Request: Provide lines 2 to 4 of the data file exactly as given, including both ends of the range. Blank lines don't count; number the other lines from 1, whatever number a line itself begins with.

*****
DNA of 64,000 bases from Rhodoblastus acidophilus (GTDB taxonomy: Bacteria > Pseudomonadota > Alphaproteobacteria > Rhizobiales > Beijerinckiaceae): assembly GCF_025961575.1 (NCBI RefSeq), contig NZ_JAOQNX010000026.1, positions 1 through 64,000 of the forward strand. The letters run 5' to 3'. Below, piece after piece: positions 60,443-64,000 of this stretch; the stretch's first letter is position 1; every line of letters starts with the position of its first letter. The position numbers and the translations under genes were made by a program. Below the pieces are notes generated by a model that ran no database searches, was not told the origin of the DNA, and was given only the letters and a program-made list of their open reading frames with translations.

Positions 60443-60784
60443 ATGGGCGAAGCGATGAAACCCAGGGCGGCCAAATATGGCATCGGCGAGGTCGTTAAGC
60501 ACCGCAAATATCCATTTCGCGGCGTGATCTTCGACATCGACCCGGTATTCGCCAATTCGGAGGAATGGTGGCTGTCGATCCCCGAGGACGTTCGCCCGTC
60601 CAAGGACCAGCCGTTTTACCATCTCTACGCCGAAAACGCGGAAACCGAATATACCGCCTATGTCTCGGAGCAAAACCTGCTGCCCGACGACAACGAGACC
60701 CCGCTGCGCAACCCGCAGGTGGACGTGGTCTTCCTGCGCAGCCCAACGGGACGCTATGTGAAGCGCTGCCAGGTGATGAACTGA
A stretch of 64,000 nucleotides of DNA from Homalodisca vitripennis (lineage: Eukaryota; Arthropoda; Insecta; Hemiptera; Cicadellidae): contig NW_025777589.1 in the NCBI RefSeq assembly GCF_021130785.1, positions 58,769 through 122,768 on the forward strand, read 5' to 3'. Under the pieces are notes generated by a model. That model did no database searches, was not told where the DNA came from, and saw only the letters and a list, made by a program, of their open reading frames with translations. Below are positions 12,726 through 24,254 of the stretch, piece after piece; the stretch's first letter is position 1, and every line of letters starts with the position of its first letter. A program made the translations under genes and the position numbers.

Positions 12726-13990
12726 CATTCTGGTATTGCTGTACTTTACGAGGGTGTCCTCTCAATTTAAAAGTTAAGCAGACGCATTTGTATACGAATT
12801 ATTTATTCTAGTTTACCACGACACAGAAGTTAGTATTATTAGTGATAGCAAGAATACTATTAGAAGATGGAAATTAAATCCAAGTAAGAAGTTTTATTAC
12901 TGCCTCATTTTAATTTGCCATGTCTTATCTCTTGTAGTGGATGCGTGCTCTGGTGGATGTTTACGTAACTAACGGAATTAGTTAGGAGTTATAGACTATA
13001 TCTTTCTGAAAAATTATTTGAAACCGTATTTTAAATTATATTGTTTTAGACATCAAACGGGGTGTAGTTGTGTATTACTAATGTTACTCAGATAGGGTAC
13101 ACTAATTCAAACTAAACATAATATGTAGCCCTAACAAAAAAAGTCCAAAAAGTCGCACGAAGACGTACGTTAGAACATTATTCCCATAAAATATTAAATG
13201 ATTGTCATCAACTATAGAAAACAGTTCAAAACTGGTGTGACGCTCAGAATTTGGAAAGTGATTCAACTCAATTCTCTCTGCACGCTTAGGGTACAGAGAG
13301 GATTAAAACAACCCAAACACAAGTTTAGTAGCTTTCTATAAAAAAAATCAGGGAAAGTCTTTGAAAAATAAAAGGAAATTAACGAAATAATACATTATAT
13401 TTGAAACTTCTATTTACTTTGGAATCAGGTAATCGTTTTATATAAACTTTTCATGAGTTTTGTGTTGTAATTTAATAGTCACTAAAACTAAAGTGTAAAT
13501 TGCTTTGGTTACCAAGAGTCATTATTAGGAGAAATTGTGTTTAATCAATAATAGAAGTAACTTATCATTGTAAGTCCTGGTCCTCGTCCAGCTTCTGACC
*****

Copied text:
Positions 60443-60784
60443 ATGGGCGAAGCGATGAAACCCAGGGCGGCCAAATATGGCATCGGCGAGGTCGTTAAGC
60501 ACCGCAAATATCCATTTCGCGGCGTGATCTTCGACATCGACCCGGTATTCGCCAATTCGGAGGAATGGTGGCTGTCGATCCCCGAGGACGTTCGCCCGTC